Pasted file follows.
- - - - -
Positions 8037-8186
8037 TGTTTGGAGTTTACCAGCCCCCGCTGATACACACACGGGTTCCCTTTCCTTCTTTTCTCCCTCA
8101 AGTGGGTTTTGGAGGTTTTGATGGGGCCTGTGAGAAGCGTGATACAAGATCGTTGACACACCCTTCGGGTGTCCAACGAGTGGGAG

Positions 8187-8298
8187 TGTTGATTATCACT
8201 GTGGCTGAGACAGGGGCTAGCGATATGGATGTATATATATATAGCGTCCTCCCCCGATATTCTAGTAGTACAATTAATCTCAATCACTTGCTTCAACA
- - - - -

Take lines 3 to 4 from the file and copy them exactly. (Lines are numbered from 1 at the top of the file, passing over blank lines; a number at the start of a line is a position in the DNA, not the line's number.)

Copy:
8101 AGTGGGTTTTGGAGGTTTTGATGGGGCCTGTGAGAAGCGTGATACAAGATCGTTGACACACCCTTCGGGTGTCCAACGAGTGGGAG

Positions 8187-8298